Graphene-based sieve turns seawater into drinking water

Graphene-based sieve turns seawater into drinking water.
A UK-based team of researchers has created a graphene-based sieve capable of removing salt from seawater.
The promising graphene oxide sieve could be highly efficient at filtering salts.
Reporting their results in the Nature Nanotechnology journal, University of Manchester scientists, led by Dr Rahul Nair, show how they used a chemical derivative called graphene oxide to solve some of the challenges.
Until now, they could not be used to filter out common salts, which require smaller sieves.
Previous work had shown that graphene oxide membranes became slightly swollen when immersed in water, allowing smaller salts to flow through the pores along with water molecules.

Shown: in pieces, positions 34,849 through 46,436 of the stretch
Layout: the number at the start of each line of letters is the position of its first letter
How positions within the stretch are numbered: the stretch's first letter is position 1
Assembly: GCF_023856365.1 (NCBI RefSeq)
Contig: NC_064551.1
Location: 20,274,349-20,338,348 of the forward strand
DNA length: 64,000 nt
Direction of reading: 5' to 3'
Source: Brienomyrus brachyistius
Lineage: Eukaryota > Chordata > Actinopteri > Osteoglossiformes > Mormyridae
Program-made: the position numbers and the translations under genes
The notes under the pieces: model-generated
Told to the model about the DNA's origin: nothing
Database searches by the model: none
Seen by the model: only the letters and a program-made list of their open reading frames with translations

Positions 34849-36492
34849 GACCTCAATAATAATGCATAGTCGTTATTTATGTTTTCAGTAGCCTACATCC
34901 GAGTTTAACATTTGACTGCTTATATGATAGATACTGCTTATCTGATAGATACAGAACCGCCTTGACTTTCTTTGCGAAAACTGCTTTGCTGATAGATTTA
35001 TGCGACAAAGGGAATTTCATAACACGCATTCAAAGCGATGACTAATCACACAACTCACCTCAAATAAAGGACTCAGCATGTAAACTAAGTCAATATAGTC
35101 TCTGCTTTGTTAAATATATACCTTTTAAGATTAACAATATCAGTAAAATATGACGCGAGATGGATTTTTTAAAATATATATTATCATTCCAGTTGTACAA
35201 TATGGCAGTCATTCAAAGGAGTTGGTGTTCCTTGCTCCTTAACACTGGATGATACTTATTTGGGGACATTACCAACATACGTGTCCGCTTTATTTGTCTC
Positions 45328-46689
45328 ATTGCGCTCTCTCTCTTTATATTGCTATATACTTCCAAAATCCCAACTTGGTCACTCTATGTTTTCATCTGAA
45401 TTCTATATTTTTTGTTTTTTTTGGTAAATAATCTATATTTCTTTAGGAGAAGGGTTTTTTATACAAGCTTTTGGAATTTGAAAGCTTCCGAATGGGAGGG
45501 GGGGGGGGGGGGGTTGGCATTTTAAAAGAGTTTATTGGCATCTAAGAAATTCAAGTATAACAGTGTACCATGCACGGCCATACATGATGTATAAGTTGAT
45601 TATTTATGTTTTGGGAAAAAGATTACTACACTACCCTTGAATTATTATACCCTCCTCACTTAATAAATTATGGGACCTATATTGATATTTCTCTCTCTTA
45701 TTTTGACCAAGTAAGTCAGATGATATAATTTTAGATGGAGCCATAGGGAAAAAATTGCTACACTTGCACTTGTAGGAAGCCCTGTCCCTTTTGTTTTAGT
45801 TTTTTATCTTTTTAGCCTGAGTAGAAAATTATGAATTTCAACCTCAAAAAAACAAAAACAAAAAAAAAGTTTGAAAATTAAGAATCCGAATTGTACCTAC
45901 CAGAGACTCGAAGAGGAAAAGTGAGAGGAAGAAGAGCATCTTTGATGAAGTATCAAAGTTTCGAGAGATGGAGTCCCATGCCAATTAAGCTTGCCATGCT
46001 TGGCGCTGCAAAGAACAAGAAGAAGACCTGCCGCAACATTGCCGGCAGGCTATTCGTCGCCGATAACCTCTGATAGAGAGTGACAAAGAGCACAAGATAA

By contrast, water molecules flowed fast through the membrane barrier, which made it ideal for use in desalination.
Current desalination plants around the world use polymer-based membranes.
"The next step is to compare this with the state-of-the-art material available on the market," Dr Nair said.
Ram Devanathan, from the Pacific Northwest National Laboratory in Richland, US, said more work was needed to produce graphene oxide membranes inexpensively at industrial scales.

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